For the 50+ Traveler

Art and music have long been my inspiration for travel. In high school, I loved the study of humanities, an academic discipline that explores aspects of human culture. It was so interesting to study a work of art or literature in relation to what was going on in the world at the time. My love of art and music goes back even further to when I discovered a book devoted to that topic on a family bookshelf.

The Bookshelf For Boys And Girls (Art And Music, Volume 6)

Before the days of the internet, our computer was a set of encyclopedias that my father had invested in for our family. Our set came with The Bookshelf for Boys and Girls. I was an obsessive reader and was constantly looking for something new to read. I had passed over Volume 6 many times, but one day I picked it up, and I was enthralled. The volume included two books, “The Story of Art” and “The Story of Music.” I focused purely on art. I poured over each photograph and story, learning about each work.

“The Story Of Art”

The word to parents in the foreword shares that the purpose of “The Story of Art” is to show children how to look at art intelligently. I learned about Greek art and architecture and minute details about the different types of columns. Or how religion inspired many famous buildings such as the Parthenon in Athens and the Pantheon in Rome. The book delved into the art of the Middle Ages and then transitioned into modern times. I was fascinated by each work of art and promised myself that one day, I would go see each one on my list.

The Birth of Venus at the Uffizi Gallery in Florence, Italy.

The List Inspires Travel

I have been blessed to have a well-traveled life. Over the years, I have been able to visit quite a few of my favorites from my list. Some of these trips were quite an adventure. One of the most challenging was seeing The Birth of Venus by Sandro Botticelli, which hangs in the Uffizi Gallery in Florence, Italy. I toured Italy by bus, and when we visited Florence, this gallery was not on the itinerary, but we had about one hour of free time. I was not leaving the city without seeing this painting. I literally ran through the streets of Florence to reach the museum, tearing through the halls until I reached the painting. I was able to spend about 10 minutes while catching my breath and taking it all in. It was lovely and so much larger than I expected. Botticelli’s colors were vibrant even after hundreds of years. It truly is a masterpiece, and my heart was full. Then I ran back to the bus.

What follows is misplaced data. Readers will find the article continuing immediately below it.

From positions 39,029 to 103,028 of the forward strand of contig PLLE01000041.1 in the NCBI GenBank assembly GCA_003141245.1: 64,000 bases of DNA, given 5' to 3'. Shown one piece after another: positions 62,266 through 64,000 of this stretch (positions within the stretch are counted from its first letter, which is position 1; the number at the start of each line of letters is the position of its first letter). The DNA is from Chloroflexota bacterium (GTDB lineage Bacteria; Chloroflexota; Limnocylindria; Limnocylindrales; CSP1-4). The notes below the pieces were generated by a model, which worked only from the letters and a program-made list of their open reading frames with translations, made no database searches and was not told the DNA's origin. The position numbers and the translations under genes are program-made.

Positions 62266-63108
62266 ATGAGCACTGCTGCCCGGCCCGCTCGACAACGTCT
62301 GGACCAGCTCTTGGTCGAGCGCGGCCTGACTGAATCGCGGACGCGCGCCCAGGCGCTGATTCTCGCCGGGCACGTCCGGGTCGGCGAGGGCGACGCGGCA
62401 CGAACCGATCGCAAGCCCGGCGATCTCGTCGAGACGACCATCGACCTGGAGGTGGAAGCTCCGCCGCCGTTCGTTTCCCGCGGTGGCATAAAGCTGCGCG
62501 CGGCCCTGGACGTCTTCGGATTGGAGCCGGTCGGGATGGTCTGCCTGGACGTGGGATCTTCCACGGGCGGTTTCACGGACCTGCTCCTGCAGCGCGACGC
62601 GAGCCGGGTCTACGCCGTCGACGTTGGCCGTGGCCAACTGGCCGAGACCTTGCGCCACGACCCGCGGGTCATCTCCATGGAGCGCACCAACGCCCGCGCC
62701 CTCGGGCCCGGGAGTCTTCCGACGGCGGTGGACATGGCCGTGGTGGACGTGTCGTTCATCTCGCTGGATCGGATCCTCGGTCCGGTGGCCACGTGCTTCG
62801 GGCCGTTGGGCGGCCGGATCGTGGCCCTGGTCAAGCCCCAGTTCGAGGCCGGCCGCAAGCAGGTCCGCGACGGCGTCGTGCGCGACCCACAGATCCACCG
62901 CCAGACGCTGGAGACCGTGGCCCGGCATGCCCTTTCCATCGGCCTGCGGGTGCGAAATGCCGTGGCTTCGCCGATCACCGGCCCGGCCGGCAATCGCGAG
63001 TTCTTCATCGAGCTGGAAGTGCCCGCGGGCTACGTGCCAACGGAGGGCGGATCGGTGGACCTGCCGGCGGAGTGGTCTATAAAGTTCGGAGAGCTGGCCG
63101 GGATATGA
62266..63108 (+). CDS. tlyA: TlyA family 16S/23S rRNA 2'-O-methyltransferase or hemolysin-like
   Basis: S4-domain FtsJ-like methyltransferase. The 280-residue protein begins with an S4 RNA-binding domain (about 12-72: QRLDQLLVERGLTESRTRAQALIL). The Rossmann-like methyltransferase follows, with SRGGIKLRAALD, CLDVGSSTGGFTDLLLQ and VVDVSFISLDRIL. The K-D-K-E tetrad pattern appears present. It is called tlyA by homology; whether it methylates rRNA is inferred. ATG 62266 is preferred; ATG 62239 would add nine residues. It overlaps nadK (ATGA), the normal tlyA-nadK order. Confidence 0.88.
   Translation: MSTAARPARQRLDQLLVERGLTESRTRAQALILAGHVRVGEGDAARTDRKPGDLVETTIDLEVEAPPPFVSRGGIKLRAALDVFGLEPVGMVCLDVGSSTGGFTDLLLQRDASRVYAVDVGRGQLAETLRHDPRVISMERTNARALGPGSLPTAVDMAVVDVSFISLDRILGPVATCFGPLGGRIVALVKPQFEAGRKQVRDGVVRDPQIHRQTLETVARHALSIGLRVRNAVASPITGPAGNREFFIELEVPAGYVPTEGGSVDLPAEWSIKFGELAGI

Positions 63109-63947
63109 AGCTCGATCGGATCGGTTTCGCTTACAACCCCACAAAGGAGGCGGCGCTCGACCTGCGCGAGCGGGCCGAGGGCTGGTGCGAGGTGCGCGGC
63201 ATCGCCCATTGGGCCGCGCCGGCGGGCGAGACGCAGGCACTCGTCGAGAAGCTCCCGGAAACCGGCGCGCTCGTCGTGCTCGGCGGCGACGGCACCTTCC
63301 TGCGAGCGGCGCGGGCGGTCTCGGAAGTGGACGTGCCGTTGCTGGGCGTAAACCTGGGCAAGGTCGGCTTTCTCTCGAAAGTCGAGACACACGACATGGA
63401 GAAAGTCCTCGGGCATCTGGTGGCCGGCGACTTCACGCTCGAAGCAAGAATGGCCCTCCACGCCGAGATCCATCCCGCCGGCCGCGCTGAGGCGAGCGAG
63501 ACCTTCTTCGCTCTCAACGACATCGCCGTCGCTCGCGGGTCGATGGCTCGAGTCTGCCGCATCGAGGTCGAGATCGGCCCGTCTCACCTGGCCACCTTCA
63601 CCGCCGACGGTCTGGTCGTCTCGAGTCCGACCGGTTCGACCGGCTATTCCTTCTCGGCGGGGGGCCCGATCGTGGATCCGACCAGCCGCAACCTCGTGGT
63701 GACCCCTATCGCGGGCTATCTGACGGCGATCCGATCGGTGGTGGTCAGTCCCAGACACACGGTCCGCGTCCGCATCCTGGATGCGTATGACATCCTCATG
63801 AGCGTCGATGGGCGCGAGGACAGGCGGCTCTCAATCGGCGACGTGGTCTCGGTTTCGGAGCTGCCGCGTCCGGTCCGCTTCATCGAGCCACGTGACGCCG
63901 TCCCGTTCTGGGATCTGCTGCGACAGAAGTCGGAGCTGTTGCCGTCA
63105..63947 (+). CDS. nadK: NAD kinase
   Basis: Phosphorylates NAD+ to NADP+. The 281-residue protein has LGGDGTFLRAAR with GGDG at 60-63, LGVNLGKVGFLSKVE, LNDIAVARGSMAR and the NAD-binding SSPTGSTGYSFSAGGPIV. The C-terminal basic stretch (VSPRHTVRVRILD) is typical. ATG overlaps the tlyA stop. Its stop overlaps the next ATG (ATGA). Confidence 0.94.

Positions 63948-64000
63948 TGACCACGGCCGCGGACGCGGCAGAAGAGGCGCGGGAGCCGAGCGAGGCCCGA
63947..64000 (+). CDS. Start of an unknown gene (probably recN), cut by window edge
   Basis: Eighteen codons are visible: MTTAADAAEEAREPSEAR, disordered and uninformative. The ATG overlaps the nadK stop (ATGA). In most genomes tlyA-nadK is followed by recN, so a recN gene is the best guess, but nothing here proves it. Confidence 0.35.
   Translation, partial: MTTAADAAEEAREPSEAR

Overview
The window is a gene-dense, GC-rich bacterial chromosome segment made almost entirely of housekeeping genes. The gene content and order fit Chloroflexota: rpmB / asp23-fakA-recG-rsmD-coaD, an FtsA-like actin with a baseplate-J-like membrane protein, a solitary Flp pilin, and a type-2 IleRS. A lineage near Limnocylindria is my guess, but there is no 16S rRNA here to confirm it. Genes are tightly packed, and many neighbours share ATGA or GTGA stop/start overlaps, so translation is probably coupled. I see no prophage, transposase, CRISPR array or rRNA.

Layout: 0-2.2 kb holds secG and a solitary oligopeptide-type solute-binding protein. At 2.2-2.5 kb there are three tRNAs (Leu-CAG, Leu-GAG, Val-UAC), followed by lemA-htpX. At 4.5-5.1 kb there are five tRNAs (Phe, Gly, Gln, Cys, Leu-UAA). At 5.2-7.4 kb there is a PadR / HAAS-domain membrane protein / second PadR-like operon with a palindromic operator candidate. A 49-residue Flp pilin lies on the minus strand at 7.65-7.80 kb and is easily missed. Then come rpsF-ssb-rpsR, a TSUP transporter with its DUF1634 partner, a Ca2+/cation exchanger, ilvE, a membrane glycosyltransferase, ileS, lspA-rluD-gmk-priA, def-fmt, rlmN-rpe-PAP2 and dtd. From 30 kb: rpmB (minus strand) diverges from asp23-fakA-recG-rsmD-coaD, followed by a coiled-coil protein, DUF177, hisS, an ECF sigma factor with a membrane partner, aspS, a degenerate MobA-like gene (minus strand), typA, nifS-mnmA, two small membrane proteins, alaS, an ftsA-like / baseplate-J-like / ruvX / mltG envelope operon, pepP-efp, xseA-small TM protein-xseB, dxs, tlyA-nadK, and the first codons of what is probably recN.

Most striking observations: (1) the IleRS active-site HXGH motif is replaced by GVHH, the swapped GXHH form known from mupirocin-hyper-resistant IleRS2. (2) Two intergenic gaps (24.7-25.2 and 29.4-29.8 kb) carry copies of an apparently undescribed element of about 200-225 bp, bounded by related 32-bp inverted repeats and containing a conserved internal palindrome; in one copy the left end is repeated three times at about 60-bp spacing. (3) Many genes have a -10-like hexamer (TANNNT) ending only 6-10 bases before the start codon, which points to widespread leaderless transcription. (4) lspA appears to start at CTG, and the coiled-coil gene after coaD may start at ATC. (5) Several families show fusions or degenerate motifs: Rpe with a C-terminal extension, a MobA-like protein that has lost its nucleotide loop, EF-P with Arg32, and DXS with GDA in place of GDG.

I wept when I saw the Parthenon for the first time, and I still can’t believe the emotional response I experienced. I know it sounds hokey, but I had dreamed about seeing it for so long. This was a totally unplanned trip. I was stationed in Germany on an army airfield that houses the planes used to ferry senior officers around Europe. If any seats were open, soldiers could take a space-available flight. My roommate called me at work and said if I could get a pass, we could fly to Athens tomorrow. I dropped everything so I could make the trip. We arrived at the U.S. military base in Athens with just enough time to get a taxi to the Acropolis before it closed.